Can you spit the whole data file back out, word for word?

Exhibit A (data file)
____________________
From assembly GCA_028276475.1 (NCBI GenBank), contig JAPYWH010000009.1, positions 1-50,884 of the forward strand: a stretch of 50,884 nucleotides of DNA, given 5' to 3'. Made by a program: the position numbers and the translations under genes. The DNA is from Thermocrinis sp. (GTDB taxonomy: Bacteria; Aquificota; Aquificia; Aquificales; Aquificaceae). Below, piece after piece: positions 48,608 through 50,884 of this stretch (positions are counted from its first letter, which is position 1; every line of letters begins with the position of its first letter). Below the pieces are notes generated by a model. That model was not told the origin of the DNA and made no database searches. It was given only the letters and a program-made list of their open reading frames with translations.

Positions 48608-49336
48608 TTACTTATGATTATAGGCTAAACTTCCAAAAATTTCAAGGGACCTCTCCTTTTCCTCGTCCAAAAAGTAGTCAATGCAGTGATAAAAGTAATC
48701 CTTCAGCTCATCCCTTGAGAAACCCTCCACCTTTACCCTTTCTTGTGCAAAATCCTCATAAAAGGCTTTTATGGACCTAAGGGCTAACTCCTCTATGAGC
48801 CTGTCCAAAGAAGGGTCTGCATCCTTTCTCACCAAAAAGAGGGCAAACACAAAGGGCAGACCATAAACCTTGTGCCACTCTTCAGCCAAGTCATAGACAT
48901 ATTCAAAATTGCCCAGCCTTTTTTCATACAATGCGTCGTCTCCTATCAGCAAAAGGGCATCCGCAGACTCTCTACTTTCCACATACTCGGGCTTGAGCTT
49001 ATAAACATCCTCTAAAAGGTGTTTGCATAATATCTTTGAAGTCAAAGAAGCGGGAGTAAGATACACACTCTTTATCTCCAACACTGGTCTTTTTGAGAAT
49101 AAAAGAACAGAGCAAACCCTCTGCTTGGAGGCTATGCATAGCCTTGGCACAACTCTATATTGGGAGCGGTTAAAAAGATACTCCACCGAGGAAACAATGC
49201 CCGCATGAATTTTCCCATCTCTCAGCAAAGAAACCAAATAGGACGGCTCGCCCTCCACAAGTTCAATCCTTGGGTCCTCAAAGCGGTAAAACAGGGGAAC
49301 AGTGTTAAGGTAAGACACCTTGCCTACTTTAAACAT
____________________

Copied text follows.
From assembly GCA_028276475.1 (NCBI GenBank), contig JAPYWH010000009.1, positions 1-50,884 of the forward strand: a stretch of 50,884 nucleotides of DNA, given 5' to 3'. Made by a program: the position numbers and the translations under genes. The DNA is from Thermocrinis sp. (GTDB taxonomy: Bacteria; Aquificota; Aquificia; Aquificales; Aquificaceae). Below, piece after piece: positions 48,608 through 50,884 of this stretch (positions are counted from its first letter, which is position 1; every line of letters begins with the position of its first letter). Below the pieces are notes generated by a model. That model was not told the origin of the DNA and made no database searches. It was given only the letters and a program-made list of their open reading frames with translations.

Positions 48608-49336
48608 TTACTTATGATTATAGGCTAAACTTCCAAAAATTTCAAGGGACCTCTCCTTTTCCTCGTCCAAAAAGTAGTCAATGCAGTGATAAAAGTAATC
48701 CTTCAGCTCATCCCTTGAGAAACCCTCCACCTTTACCCTTTCTTGTGCAAAATCCTCATAAAAGGCTTTTATGGACCTAAGGGCTAACTCCTCTATGAGC
48801 CTGTCCAAAGAAGGGTCTGCATCCTTTCTCACCAAAAAGAGGGCAAACACAAAGGGCAGACCATAAACCTTGTGCCACTCTTCAGCCAAGTCATAGACAT
48901 ATTCAAAATTGCCCAGCCTTTTTTCATACAATGCGTCGTCTCCTATCAGCAAAAGGGCATCCGCAGACTCTCTACTTTCCACATACTCGGGCTTGAGCTT
49001 ATAAACATCCTCTAAAAGGTGTTTGCATAATATCTTTGAAGTCAAAGAAGCGGGAGTAAGATACACACTCTTTATCTCCAACACTGGTCTTTTTGAGAAT
49101 AAAAGAACAGAGCAAACCCTCTGCTTGGAGGCTATGCATAGCCTTGGCACAACTCTATATTGGGAGCGGTTAAAAAGATACTCCACCGAGGAAACAATGC
49201 CCGCATGAATTTTCCCATCTCTCAGCAAAGAAACCAAATAGGACGGCTCGCCCTCCACAAGTTCAATCCTTGGGTCCTCAAAGCGGTAAAACAGGGGAAC
49301 AGTGTTAAGGTAAGACACCTTGCCTACTTTAAACAT